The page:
Universal Credit Full Service (UCFS) began a phased roll out in Coventry on July 11th 2018. It has now been with us for three months and over 1,000 new claims have been taken. The initial roll out primarily affected those on ‘legacy’ benefits like Jobseekers Allowance, Income Support or ESA, who were subject to a significant change of circumstances after the roll out date, and people who would have made a new claim for a ‘legacy’ benefit if UC had not been rolled out.

We have already seen a host of issues emerging from our clients’ experiences, despite the best intentions of the local DWP and other stakeholders to make this roll out as smooth as possible. Money problems generated or made worse by the delayed first payment have been the biggest problem, with demand for food vouchers simultaneously rising.

Other problems have centred on understanding the digital application process, dealing with deductions from benefits for various arrears, and agreeing ‘claimant commitments’ which reflect the needs of clients with difficult or complex circumstances.

October marks the start of the next phase of local roll out: the migration of those on pre-existing ‘live service’ UC to full service status. This requires, essentially, making a new online application within a defined time period, and will affect people who already have a UC claim open that started before the Full Service rolled out.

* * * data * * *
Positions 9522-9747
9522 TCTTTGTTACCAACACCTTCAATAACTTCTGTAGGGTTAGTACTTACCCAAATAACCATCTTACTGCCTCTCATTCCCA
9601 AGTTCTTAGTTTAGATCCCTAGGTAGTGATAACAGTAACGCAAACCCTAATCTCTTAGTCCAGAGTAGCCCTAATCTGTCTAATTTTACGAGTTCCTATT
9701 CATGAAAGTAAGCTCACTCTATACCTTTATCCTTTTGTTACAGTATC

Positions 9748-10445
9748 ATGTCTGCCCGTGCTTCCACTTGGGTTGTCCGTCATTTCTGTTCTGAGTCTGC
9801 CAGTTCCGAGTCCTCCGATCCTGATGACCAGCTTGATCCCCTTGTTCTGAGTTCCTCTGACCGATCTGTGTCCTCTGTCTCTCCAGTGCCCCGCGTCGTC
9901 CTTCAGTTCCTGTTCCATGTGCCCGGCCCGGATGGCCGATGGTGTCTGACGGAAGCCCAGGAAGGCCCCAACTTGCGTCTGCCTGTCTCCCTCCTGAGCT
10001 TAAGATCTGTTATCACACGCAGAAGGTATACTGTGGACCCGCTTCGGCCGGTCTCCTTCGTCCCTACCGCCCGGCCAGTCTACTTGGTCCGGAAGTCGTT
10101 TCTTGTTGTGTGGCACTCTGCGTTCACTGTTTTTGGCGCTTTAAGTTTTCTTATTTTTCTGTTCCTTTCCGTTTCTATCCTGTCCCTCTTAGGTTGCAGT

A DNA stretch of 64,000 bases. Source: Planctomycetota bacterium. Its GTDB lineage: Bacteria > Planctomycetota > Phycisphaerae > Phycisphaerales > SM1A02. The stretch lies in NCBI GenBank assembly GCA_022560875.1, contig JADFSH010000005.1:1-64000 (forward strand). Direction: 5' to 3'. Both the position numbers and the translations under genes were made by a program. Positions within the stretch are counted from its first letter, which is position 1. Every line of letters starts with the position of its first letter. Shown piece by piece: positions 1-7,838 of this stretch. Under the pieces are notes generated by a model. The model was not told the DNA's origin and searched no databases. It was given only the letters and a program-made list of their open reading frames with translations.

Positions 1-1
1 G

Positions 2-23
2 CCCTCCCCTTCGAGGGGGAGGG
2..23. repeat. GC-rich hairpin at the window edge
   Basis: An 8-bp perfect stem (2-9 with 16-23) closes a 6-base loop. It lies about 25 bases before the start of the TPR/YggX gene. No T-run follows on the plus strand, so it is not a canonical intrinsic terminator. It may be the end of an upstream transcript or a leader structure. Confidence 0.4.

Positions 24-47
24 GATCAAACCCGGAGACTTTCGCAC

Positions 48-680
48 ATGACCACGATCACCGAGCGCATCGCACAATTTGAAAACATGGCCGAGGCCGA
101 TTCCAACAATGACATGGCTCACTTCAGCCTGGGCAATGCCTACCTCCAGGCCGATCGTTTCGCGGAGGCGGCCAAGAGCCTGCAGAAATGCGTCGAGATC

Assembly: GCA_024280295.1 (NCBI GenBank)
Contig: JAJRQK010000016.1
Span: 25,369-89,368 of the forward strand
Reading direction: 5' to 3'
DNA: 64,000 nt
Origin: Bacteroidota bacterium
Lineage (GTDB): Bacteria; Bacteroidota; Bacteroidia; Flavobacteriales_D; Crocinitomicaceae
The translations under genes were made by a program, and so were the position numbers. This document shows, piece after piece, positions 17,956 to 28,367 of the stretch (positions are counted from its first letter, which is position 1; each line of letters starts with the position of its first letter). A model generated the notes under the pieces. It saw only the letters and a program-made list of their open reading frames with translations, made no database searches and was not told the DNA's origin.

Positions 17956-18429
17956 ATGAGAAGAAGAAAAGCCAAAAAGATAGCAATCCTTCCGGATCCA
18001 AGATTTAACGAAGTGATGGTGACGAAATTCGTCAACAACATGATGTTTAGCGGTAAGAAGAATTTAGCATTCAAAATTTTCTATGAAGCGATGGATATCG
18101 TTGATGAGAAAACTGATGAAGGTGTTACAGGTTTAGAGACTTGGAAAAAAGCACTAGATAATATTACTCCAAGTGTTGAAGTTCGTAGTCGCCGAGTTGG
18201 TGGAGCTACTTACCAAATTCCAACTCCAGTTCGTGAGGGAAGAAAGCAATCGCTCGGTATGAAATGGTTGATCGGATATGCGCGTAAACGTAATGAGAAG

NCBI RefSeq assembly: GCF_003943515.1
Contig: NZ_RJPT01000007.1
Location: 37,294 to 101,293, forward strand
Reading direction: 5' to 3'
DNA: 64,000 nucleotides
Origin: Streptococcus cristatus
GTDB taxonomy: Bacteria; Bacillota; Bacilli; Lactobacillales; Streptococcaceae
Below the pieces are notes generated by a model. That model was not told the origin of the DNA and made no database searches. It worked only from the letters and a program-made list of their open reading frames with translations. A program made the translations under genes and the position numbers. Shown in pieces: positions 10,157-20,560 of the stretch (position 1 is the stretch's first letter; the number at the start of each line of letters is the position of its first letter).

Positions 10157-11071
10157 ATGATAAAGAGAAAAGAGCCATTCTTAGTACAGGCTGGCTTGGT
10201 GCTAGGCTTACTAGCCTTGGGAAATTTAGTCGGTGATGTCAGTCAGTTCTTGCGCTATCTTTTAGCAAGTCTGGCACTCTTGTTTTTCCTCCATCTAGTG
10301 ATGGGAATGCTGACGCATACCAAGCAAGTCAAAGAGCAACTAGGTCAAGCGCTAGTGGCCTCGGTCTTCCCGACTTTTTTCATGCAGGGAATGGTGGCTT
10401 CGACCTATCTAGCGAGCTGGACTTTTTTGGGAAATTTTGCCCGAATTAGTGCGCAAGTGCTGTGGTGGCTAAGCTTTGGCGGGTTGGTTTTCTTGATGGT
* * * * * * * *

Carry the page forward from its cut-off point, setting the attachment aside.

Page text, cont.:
This also marks a good time to issue three general reminders to UC claimants, and others, regarding important entitlements which are being forgotten or ignored.

  1. Council Tax Support – what used to be called Council Tax Benefit – is not part of Universal Credit. UC claimants must apply for CTS separately to their UC claim. If you are unsure about your CTS entitlement, contact the council or a local advice agency about this. The council’s website will tell you more –  www.coventry.gov.uk/info/54/benefits/1382/housing_benefit_and_council_tax_support/3
  2. Free School Meals – Universal Credit is no longer an automatic passport to free school meals but many UC claimants can still claim free school meals if their income falls below a certain amount. For more on this, again, either get in touch with your local council or a local advice agency. The council has more on how to apply at ww.coventry.gov.uk/freeschoolmeals
  3. Healthy Start Vouchers – what were once called ‘milk tokens’ but now also cover a wide range of milk, fruit and vegetables – are also available to some people on Universal Credit with a low income (mainly pregnant women and those with young children). More on how to apply can be found at www.healthystart.nhs.uk

These are three key entitlements which we believe some UC claimants are missing out on. Please pass this information onto anyone you know who might find this information useful.

Universal Credit is here to stay – at least for the foreseeable future – so we all need to be aware of our entitlements and our responsibilities.

If you want to know more about UCFS, read our campaign page – The Impact of Welfare Reform.

Be prepared.